Love is a Mix Tape

A few weeks ago I finished reading Love is a Mix Tape. I intended to write a blog about it then, but something has been stopping me. No, I don’t think it’s Game of Thrones, although it might be. I have been afraid I would be unable to capture the delicate balance of humor and heart present in Rob Sheffield’s writing. You’ve read me gush over him before, after I read Talking to Girls about Duran Duran, which was actually released after Love is a Mix Tape.

This first memoir introduces the reader to first love as Sheffield learned about it. We meet him as an odd young adult and we meet her, Renee: a crazy, carefree southern gal who made a lot of noise. We see them court and fall in love and get married and make a go of it as two aspiring music writers in Charlottesville. And then we see her die, suddenly, in his arms. (Sorry, did that feel like it did when Jaime pushed Bran out the window?)

It’s a sad story, but it’s so much more than that. Having lost a loved one last year, I might have also been afraid of how that bias would manifest itself in my writing about this book. But the truth, as far as I can tell, is that life is a sad story, but it’s so much more than that. Yes, we live. Yes, we die. And hopefully there’s something good in between, everyone knows this. However, Sheffield is able to capture that “something good in between,” in the most rare form.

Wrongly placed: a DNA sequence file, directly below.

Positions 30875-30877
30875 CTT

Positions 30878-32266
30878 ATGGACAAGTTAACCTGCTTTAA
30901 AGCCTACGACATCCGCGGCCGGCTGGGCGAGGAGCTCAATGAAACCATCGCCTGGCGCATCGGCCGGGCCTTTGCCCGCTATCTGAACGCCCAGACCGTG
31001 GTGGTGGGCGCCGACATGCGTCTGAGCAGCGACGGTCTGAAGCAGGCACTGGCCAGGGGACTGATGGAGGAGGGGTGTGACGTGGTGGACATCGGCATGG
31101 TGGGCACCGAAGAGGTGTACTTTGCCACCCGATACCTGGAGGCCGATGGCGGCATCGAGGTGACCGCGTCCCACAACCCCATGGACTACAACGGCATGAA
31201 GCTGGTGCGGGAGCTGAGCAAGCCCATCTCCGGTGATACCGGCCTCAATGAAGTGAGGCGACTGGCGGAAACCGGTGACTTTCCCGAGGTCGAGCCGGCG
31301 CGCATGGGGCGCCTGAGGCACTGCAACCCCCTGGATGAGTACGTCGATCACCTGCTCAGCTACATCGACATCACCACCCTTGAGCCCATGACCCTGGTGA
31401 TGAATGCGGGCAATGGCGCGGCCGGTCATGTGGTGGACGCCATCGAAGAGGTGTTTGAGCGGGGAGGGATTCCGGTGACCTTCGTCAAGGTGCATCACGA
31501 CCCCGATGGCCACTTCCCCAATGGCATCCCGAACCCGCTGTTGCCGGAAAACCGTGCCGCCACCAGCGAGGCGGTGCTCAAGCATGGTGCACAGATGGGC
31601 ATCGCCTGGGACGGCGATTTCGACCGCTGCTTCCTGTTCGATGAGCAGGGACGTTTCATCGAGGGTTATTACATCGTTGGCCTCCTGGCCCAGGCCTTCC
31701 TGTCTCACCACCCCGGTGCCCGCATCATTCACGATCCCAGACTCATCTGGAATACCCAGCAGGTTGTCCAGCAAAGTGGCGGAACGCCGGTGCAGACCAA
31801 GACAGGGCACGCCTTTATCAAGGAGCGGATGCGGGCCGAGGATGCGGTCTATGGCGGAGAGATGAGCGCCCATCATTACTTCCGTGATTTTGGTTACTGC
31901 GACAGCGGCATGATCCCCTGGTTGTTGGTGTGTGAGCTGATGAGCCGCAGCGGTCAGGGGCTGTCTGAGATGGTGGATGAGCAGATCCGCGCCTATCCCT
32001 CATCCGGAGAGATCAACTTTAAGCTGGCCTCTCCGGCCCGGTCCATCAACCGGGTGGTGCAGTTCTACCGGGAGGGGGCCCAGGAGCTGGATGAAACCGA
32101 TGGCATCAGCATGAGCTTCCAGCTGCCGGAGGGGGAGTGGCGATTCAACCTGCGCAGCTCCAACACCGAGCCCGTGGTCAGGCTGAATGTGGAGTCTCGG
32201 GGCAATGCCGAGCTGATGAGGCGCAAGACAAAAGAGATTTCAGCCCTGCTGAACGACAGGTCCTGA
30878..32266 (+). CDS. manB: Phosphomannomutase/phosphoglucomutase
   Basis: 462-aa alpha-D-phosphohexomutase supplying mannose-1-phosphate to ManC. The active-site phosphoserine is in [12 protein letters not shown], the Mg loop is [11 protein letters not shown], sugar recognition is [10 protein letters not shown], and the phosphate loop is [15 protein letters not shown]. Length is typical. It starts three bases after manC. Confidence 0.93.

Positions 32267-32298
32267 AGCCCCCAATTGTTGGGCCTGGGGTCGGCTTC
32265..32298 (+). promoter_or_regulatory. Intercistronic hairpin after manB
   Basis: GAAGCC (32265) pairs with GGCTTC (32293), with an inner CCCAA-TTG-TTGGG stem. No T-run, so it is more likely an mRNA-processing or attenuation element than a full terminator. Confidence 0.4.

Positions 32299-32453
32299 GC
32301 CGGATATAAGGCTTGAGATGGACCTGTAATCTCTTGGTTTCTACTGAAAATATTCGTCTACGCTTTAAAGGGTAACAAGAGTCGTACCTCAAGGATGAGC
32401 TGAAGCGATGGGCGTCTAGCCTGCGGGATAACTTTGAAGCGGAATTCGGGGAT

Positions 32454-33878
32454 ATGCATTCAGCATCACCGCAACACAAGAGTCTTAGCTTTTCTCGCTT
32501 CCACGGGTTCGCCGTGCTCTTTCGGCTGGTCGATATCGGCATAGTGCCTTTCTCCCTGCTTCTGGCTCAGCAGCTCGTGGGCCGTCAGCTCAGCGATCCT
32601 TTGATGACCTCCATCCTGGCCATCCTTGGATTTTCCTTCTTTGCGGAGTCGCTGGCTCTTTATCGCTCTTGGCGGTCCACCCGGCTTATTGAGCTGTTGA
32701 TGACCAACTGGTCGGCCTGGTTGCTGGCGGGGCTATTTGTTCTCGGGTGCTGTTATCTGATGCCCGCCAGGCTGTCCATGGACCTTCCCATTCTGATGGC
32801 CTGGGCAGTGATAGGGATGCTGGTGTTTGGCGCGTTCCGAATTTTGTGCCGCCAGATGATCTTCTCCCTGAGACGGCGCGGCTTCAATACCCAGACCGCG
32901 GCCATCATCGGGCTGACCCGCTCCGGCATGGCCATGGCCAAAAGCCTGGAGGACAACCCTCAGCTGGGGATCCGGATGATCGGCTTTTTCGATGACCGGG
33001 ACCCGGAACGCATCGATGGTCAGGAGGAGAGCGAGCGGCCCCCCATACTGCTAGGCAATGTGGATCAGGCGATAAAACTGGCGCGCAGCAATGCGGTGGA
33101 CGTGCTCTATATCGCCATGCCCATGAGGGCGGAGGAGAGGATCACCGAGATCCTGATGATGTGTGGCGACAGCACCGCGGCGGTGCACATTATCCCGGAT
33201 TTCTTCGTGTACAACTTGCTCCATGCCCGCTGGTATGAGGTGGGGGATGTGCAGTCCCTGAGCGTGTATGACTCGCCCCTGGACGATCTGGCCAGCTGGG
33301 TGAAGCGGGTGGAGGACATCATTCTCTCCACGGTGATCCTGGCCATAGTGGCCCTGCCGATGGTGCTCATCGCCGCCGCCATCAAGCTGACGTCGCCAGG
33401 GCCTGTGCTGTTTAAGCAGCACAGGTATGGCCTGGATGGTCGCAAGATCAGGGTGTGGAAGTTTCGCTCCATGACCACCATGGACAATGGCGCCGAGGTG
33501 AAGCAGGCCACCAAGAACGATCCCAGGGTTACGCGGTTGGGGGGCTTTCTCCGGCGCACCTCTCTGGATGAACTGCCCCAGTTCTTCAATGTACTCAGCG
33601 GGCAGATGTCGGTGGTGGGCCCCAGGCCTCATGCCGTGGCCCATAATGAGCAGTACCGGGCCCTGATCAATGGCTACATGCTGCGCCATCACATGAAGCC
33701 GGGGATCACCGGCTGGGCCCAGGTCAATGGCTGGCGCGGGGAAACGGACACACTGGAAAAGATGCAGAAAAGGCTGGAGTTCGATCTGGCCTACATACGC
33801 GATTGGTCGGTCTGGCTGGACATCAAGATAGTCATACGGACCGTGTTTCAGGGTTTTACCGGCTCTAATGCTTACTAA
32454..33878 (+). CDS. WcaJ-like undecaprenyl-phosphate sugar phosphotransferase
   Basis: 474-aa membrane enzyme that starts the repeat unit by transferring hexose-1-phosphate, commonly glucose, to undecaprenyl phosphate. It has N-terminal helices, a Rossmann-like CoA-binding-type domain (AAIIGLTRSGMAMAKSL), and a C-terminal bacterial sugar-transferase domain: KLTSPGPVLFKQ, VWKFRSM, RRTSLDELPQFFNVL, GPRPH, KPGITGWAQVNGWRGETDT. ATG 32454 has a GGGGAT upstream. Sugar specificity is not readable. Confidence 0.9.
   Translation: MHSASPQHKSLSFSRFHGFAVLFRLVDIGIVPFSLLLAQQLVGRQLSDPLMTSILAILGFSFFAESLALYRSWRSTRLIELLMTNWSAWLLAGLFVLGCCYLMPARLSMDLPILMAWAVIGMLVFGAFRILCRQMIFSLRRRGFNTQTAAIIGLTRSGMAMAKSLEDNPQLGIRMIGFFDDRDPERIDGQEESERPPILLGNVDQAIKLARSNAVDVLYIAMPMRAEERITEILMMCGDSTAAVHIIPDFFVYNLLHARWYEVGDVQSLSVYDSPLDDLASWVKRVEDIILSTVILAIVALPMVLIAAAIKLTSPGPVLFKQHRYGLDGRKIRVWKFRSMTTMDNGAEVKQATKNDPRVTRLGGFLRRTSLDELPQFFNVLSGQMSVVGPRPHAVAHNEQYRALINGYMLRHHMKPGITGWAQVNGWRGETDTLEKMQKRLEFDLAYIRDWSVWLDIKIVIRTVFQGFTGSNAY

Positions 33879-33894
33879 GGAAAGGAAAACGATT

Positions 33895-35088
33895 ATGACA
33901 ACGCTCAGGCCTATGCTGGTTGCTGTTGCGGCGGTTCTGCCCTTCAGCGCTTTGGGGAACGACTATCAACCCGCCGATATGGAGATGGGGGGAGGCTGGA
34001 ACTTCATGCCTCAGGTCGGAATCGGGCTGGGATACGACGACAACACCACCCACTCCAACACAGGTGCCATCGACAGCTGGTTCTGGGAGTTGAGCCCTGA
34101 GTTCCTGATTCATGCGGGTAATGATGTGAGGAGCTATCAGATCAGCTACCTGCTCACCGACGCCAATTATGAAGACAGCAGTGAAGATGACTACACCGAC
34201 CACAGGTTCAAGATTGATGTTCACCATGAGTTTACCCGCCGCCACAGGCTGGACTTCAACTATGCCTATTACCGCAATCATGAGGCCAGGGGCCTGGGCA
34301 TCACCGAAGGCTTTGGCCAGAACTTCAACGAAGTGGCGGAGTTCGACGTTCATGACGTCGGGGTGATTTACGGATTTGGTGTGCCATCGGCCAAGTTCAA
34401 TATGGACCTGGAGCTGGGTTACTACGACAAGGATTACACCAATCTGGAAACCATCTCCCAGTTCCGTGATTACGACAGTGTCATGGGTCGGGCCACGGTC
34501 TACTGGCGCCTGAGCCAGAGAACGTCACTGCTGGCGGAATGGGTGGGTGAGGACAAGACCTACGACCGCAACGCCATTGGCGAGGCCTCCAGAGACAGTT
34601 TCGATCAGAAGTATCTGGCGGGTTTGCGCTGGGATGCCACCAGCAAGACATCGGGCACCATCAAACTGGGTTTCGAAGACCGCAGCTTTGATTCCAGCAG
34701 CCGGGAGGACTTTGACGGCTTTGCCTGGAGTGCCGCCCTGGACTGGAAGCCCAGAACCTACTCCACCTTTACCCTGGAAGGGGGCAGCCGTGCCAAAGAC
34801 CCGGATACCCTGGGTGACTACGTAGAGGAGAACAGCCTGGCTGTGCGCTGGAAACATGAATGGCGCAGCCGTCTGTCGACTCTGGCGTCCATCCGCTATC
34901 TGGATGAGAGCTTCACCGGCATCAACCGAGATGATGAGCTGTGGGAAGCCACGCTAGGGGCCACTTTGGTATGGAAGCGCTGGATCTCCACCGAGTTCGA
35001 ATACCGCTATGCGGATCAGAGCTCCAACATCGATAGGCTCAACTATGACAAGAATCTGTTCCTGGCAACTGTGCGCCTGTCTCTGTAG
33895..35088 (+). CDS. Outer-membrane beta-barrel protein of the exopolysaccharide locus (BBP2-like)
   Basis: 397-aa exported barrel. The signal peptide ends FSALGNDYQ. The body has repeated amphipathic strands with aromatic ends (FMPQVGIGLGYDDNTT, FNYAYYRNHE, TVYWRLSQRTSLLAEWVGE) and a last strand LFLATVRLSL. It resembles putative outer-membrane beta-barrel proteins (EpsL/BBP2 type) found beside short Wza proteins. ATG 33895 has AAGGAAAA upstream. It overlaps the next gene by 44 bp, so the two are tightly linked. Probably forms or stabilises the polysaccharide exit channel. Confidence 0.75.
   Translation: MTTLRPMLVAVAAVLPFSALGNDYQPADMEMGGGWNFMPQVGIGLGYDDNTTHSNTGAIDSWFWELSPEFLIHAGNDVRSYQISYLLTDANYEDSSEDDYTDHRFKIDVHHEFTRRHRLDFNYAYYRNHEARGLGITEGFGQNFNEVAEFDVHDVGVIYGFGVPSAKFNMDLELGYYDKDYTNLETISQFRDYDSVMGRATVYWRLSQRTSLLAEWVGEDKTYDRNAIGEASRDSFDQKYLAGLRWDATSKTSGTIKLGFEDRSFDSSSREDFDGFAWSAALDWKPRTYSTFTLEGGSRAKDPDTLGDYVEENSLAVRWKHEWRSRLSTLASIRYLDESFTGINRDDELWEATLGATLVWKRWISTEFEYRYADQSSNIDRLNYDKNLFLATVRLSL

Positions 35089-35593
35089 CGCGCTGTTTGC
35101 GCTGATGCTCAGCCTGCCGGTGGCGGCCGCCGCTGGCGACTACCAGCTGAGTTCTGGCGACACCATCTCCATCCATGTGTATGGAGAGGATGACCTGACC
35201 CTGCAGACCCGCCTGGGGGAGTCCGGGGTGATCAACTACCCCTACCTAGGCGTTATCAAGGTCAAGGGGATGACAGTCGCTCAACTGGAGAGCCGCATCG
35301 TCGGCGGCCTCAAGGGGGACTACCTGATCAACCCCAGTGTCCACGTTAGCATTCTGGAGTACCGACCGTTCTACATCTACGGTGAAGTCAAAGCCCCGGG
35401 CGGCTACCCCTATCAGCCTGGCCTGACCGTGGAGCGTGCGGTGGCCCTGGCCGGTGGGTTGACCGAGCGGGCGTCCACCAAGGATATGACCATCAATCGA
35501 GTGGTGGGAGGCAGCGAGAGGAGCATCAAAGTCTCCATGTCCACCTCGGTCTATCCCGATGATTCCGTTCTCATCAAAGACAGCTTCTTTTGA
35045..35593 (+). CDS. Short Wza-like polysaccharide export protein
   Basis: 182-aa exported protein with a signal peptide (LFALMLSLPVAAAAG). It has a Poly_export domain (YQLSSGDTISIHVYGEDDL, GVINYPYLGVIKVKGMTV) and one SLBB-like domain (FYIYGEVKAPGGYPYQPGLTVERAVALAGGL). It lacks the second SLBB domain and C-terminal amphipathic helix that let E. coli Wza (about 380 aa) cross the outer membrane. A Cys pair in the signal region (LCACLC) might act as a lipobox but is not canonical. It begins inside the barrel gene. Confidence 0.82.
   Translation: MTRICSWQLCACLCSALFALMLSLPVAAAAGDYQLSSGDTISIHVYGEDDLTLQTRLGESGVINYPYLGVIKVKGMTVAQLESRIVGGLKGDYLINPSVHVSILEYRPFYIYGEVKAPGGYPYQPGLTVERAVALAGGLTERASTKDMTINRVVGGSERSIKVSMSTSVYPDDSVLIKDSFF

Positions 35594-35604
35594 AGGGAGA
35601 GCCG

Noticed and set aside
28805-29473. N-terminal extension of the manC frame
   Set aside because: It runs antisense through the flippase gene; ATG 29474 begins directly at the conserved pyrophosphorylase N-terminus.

He doesn’t hold back when sharing how broken he felt when she died. It’s not something life can prepare you for, which is supremely unfair because it’s something nearly everyone will experience. But he gets through it, which is the other part of the story and the other part of life. If you live long enough, and you’re lucky enough to find love, you will eventually know extreme pain and sadness. But this is no reason not to love. Rob Sheffield eventually finds love again. There will never be another “her,” that’s true. But there is always more love in the world. Never forget that.

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